A proposal to replace the Obama health care law would cut out a pillar of funding for the nation’s lead public health agency, and experts say that would likely curtail programs across the country to prevent problems like lead poisoning and hospital infections.
The Republican bill calls for the elimination of a $1 billion-a-year fund created for the Centers for Disease Control and Prevention by the Affordable Care Act in 2010. The fund’s goal: Pay for public health programs designed to prevent illness and, therefore, reduce health care costs.
Bureaucracy-slashing bills are nothing new in Washington, and many never pass. Introduced this week, the GOP’s plan to overhaul former President Barack Obama’s health care law is being hashed out in the House of Representatives before it goes to the Senate.
But some health experts say what’s being discussed now is far graver than the funding debates seen in other years.
The results “will be a major turning point” in how the nation promotes health and addresses health care needs, said John Auerbach, president of Trust for America’s Health, a Washington-based public health research and advocacy organization.
Some Republican legislators have championed the demise of the fund, equating it to a “slush fund.” They say they want more control over how public health funds are spent.
“We shouldn’t cede that to the executive branch,” said U.S. Rep. Andy Harris, a Maryland Republican who is an anesthesiologist. He sits on the House appropriations subcommittee that oversees health spending.
CDC officials declined to comment Thursday about the possibility of losing the fund.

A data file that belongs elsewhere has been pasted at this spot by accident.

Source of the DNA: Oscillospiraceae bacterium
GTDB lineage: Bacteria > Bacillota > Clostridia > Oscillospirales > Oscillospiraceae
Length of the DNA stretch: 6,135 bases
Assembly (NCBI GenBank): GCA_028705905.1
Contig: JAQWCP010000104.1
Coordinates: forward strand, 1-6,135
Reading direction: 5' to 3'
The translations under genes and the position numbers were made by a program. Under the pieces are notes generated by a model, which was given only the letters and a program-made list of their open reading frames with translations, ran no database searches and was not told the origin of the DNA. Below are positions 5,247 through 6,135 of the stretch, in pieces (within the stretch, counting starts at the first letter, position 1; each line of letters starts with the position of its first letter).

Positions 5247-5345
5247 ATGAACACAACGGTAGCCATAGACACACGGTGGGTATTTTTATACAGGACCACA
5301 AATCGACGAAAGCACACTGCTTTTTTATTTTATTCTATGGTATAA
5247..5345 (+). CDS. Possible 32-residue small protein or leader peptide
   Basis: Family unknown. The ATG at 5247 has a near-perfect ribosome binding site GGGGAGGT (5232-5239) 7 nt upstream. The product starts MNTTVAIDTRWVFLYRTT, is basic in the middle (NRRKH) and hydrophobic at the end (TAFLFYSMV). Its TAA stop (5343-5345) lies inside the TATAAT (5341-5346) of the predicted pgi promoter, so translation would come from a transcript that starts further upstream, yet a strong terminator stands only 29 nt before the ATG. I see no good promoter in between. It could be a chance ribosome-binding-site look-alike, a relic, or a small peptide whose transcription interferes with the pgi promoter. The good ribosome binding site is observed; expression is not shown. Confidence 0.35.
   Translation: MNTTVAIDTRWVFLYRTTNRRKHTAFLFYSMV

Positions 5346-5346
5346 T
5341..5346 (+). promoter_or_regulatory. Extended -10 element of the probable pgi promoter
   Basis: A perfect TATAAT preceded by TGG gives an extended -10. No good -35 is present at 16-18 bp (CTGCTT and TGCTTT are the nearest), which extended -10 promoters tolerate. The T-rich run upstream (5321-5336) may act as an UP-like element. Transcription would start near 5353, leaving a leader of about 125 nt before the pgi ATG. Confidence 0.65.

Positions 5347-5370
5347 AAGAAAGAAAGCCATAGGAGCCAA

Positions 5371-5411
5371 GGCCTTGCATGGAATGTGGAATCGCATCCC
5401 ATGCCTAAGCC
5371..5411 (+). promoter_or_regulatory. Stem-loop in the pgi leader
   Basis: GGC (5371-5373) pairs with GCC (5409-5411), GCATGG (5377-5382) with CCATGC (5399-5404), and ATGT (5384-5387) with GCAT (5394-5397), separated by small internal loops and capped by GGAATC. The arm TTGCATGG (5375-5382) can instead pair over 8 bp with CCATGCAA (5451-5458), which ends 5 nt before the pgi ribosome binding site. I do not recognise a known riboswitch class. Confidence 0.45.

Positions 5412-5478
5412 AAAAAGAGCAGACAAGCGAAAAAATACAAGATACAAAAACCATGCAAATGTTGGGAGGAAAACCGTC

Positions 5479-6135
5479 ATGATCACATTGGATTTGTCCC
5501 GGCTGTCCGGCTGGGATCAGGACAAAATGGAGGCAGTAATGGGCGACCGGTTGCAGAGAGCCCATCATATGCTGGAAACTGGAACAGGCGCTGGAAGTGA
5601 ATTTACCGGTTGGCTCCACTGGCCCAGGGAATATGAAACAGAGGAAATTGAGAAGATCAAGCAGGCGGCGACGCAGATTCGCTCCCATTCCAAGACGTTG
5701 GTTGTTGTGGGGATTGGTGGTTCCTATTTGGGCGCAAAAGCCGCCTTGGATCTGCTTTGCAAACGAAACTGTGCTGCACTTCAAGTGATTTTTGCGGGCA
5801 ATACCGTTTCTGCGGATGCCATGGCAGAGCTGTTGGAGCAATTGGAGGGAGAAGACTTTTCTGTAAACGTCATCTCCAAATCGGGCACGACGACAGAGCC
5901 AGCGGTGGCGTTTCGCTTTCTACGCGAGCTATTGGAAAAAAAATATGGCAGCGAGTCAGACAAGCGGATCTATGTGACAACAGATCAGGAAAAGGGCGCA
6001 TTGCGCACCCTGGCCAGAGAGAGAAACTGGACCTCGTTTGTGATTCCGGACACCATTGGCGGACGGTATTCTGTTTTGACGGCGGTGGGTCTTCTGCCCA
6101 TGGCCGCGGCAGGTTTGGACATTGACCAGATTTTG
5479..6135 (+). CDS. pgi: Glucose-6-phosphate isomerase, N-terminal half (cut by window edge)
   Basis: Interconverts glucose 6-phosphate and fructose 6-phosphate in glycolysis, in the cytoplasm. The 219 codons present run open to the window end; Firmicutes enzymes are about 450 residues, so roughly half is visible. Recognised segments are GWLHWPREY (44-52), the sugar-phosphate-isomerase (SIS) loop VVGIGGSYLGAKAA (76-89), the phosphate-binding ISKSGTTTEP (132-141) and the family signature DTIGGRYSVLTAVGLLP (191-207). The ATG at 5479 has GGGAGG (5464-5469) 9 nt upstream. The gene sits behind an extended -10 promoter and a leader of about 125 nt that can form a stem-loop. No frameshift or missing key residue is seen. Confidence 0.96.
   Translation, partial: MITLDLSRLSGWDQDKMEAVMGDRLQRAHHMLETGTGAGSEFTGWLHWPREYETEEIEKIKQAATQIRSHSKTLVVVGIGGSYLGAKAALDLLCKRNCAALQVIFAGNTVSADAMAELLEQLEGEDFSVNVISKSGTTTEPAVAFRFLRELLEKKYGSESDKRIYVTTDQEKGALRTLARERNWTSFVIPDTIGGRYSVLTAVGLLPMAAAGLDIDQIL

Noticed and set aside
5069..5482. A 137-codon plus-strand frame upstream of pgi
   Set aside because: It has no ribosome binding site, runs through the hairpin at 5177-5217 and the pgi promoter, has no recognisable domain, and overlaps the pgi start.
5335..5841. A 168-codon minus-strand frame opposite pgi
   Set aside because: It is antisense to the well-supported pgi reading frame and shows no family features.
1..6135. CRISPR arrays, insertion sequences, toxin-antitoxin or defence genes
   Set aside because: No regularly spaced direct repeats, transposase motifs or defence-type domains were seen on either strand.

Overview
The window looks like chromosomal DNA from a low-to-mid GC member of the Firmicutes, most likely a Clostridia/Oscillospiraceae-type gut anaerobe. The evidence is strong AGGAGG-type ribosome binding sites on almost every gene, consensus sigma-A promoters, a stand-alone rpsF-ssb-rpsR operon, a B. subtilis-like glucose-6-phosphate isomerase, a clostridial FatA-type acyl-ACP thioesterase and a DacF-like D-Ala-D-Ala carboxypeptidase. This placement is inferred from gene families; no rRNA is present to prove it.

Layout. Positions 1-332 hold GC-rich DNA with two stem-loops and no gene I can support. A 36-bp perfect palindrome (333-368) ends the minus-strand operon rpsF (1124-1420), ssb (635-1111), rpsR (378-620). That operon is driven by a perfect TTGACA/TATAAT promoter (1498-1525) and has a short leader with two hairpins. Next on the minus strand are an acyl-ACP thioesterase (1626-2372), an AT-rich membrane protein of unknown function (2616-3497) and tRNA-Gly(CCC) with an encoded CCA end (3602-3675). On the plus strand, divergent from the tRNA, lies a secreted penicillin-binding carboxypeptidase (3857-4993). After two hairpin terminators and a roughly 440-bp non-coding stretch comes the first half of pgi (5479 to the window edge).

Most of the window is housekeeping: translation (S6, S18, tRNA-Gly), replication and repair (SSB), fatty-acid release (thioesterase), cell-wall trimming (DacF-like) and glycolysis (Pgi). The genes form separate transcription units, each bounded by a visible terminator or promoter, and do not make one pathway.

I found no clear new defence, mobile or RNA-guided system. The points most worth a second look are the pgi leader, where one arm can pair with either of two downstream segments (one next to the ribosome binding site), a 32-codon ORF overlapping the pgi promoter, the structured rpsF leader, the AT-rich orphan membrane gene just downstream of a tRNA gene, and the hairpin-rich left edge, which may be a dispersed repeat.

“Until we know more about the final budget, we can’t say how we’ll be affected,” said agency spokeswoman Kathy Harben.
The CDC’s total budget is around $11.8 billion, but about a third of that is for specific projects mandated by Congress. Those programs, for example, pay for vaccines for poor children and monitor the health of survivors of the 9/11 World Trade Center disaster.
What’s left is the core of the agency’s budget. The Atlanta-based agency has received the special funding for seven years, and currently it accounts for about 12 percent, or about $900 million, of the core budget, according to the CDC.
Much of the money is passed on to state and local health departments. That funding bolsters vaccination programs, upgrades state laboratories that monitor for Zika and other infectious diseases, and pays for a push to reduce infections spread in hospitals. It supports programs to save people from diabetes, cancer, heart disease, and stroke. And it completely finances the CDC’s lead poisoning prevention program.
“The elimination of the fund would be devastating to state and local health departments,” said Laura Hanen, chief of government affairs for the National Association of County and City Health Officials.
Those health departments lost local funding during and after the 2007-2009 recession, said Michael Fraser of the Association of State and Territorial Health Officials. Today, the average state health department gets about 55 percent of its budget from federal money. In some states, it’s as much as 75 percent, he said.
Harris, the Maryland Republican, said that federal budget constraints mean that at some point more public health costs are going to shift to the states. Local public health officials and advocates “are not lobbying their legislatures adequately,” he said.
But eliminating the fund “will create a hole that states won’t be able to fill,” said Fraser.
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